TALLAHASSEE -- Gov. Rick Scott quietly signed legislation Wednesday that bans Internet cafes, senior arcades and maquinitas in Florida.
“The Legislature did the right thing to crack down on illegal gaming operators," Scott said in a statement.
The Legislature rushed to ban Internet cafes in the wake of a multi-state probe into the group Allied Veterans, an Internet cafe operator who billed itself as a charitable organization for veterans, but only gave about 2 percent of its profits to veterans' groups. The investigation resulted in the resignation of Lieutenant Gov. Jennifer Carroll, who formerly served as a consultant for the group.
But, the move to ban the Internet cafes also caught up senior arcades and maquinitas, most commonly found in South Florida. Operators of senior arcades have said they are trying to keep their doors open and operate in the confines of the new law.
In addition to clarifying that anything that operates remotely like a slot machine is illegal unless the Legislature authorizes it, the measure, HB 155, bans arcades or cafes from giving out gift cards as prizes or from letting arcade patrons use cash or a card to operate machines. They must use change. They also can't build on their winnings past 75 cents.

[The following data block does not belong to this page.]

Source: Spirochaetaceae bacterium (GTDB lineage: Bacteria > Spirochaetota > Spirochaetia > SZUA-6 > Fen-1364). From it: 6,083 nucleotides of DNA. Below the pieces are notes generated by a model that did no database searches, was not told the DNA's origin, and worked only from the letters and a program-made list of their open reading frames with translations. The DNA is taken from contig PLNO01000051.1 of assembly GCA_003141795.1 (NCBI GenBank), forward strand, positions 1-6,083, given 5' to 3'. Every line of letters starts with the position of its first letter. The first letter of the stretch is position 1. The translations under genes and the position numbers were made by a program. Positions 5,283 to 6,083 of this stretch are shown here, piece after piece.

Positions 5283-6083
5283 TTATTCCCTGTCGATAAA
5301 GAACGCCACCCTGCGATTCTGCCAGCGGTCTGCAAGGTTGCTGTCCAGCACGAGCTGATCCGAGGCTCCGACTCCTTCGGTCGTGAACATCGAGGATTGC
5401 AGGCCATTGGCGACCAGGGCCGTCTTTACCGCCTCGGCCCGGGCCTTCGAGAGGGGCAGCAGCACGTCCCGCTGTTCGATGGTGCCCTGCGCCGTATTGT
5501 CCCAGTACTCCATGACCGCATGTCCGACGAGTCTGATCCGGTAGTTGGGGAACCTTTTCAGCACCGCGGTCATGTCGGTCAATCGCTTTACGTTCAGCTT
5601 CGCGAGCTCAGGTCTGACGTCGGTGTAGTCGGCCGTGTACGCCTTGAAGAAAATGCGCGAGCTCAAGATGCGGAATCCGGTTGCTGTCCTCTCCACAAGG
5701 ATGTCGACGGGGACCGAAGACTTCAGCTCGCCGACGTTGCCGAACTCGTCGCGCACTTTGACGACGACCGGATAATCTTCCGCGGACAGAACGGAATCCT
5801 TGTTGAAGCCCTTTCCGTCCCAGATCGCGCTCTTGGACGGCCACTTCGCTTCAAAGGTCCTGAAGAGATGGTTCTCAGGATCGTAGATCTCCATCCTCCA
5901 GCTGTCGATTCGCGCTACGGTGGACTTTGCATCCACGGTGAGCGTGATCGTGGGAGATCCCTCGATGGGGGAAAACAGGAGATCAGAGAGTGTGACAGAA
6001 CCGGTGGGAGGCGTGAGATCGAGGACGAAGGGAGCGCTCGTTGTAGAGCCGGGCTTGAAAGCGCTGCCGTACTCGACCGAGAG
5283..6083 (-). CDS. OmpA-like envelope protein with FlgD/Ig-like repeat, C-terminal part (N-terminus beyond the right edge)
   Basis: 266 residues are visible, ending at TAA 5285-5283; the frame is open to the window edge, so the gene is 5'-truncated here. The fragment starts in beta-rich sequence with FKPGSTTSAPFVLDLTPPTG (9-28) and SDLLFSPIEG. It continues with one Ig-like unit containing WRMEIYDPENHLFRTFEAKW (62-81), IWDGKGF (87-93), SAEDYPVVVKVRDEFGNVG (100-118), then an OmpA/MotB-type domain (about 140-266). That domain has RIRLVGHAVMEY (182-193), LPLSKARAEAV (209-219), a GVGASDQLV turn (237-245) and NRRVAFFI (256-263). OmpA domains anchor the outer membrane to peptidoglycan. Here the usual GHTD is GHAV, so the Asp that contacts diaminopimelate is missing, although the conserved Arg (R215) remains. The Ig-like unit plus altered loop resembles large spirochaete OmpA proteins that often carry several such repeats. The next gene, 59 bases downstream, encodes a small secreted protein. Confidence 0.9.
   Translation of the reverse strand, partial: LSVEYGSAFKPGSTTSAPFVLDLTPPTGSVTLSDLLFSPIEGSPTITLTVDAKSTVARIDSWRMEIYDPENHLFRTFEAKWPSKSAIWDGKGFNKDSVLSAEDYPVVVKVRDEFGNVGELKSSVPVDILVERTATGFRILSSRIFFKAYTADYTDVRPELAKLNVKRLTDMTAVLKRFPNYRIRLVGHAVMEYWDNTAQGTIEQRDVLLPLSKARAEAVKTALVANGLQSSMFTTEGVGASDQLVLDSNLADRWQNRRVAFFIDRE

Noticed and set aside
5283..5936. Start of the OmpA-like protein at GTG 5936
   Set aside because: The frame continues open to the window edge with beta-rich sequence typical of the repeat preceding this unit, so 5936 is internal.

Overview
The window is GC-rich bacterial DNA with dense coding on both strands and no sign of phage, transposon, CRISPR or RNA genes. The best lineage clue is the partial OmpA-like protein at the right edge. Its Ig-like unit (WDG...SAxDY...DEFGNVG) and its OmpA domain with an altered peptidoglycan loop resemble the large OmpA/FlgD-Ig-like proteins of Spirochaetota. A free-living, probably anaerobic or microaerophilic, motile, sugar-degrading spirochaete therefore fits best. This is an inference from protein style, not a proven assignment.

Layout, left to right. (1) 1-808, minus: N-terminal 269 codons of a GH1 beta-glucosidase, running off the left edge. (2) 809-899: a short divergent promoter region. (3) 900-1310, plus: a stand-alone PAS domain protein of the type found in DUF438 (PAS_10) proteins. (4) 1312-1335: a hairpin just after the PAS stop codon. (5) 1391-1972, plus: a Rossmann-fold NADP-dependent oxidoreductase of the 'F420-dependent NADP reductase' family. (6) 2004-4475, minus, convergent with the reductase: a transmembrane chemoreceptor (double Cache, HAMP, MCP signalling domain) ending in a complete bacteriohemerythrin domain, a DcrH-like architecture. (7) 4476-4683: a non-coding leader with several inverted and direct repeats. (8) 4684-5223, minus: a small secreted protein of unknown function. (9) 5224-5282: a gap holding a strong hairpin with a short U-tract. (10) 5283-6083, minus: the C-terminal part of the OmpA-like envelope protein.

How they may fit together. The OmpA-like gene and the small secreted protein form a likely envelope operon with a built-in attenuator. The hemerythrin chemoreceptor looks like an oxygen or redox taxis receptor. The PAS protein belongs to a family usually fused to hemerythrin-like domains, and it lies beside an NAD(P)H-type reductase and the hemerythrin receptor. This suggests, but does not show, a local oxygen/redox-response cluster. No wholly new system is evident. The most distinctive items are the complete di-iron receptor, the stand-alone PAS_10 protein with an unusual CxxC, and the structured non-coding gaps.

The move was cheered by anti gambling groups, business lobbying interests and South Florida racinos alike.
"Expanded gambling and Internet cafés is not an economic strategy; it’s a bad bet for Florida," said David Hart, a lobbyist for the Florida Chamber of Commerce.
But law enforcement across the state will now have the task of trying to shut down some of these cafes and arcades.
Detective DeAnna Greenlaw, spokeswoman for the Fort Lauderdale Police Department, said it was "premature" at this point to discuss how it would enforce the ban.
"Prior to developing our strategy for enforcement, we will have to see the law and the elements of the offense,” she said.